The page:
Microsoft Research head awarded OBE

Microsoft Research head awarded OBE

Summary: Andrew Herbert, a 35-year research veteran, has been recognised in the Queen's New Years Honours list for services to computer science


Andrew HerbertAndrew Herbert, the managing director of Microsoft Research in Cambridge, has been awarded an OBE for services to computer science in the New Year Honours list.

Herbert [pictured], a Microsoft Distinguished Engineer, has worked in the field of computer science for 35 years, conducting research into computer networking, operating systems and distributed computing. He told ZDNet UK on Monday that he had been informed of the honour two months prior to its announcement on 31 December, and that no-one on the list is told precisely why they are included.

"It's completely mysterious — you have no idea who [else] is on [the list] or why," said Herbert. "My guess is that it's a reflection of the fact that I'm head of Microsoft Research, and that we've done a lot of work helping the academic community."

In his early career, Herbert worked as a faculty member at the University of Cambridge with Roger Needham and Maurice Wilkes on development in local area networks and distributed computing. He then founded Ansa, which undertook industry-backed research and development on the use of distributed systems technology to support applications integration in enterprises.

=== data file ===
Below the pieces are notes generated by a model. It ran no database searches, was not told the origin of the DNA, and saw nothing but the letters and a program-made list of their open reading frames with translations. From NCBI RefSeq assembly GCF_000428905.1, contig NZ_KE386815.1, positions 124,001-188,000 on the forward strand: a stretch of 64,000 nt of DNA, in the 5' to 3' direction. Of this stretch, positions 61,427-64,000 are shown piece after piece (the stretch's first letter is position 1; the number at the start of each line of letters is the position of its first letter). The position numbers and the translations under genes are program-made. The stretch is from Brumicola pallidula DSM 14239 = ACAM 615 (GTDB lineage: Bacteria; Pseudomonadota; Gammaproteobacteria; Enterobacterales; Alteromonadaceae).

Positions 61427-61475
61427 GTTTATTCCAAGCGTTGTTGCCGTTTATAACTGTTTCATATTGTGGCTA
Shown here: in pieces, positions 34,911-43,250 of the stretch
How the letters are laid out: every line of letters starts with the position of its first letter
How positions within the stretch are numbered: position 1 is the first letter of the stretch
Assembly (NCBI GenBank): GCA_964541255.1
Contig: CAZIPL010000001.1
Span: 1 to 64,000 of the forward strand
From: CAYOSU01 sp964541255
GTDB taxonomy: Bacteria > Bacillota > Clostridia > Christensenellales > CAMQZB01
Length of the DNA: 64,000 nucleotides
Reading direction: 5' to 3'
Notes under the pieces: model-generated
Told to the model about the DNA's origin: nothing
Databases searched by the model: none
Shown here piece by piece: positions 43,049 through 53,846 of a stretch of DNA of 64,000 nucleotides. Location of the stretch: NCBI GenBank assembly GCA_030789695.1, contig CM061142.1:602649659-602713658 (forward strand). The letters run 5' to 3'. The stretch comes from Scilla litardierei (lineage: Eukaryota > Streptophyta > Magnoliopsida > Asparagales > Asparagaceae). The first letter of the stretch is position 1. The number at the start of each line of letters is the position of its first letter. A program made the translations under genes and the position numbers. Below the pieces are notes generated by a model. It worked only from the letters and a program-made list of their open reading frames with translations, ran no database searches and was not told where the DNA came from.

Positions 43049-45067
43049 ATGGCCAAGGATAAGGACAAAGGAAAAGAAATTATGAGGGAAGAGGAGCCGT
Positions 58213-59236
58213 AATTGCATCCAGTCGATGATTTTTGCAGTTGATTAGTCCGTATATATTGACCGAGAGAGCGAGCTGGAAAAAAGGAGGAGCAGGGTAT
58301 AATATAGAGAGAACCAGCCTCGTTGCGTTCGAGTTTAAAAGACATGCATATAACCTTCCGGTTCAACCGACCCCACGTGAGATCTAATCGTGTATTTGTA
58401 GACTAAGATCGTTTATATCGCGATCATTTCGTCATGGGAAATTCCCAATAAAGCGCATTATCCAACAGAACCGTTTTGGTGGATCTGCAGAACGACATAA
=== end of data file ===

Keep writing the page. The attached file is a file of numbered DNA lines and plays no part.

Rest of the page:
Herbert later went on to become director of advanced technology at Citrix, where he worked on web-based application development products. In 2001, he joined Microsoft Research.

He said he was very pleased to have been given the award.

Herbert pointed to Microsoft Research collaborative work with institutions including Queen Mary's College and Oxford University, and the funding of research in subjects such as biological computing, as projects that had made a difference to computing in the UK.

Topic: Operating Systems

Tom Espiner

About Tom Espiner

Tom is a technology reporter for He covers the security beat, writing about everything from hacking and cybercrime to threats and mitigation. He also focuses on open source and emerging technologies, all the while trying to cut through greenwash.

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